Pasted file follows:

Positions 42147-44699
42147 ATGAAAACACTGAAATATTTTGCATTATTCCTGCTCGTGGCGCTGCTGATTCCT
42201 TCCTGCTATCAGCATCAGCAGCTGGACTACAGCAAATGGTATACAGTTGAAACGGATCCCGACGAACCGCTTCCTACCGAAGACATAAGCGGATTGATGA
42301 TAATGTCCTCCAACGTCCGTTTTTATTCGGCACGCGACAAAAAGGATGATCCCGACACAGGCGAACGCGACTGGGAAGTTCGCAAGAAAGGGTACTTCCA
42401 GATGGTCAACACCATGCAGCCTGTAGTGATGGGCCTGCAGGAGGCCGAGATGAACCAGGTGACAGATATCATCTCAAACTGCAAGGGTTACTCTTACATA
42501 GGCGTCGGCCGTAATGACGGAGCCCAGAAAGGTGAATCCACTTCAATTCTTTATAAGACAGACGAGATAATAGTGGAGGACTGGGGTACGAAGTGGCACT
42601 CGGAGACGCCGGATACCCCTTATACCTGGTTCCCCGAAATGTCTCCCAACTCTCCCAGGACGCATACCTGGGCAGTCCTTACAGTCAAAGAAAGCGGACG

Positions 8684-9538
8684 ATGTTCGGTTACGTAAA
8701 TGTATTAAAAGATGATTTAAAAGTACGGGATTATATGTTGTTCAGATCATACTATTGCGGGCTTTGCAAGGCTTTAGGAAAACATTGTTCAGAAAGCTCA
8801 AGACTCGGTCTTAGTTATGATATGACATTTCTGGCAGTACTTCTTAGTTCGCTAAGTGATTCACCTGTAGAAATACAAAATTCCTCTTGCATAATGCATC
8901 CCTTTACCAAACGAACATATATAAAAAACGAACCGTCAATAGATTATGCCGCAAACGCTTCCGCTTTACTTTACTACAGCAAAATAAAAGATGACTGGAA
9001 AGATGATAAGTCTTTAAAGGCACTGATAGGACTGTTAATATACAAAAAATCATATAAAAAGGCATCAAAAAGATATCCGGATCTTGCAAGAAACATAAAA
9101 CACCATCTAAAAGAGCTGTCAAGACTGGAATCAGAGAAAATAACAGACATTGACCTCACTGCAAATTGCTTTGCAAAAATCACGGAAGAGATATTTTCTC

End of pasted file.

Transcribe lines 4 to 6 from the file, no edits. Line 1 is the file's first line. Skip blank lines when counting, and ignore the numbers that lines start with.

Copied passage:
42301 TAATGTCCTCCAACGTCCGTTTTTATTCGGCACGCGACAAAAAGGATGATCCCGACACAGGCGAACGCGACTGGGAAGTTCGCAAGAAAGGGTACTTCCA
42401 GATGGTCAACACCATGCAGCCTGTAGTGATGGGCCTGCAGGAGGCCGAGATGAACCAGGTGACAGATATCATCTCAAACTGCAAGGGTTACTCTTACATA
42501 GGCGTCGGCCGTAATGACGGAGCCCAGAAAGGTGAATCCACTTCAATTCTTTATAAGACAGACGAGATAATAGTGGAGGACTGGGGTACGAAGTGGCACT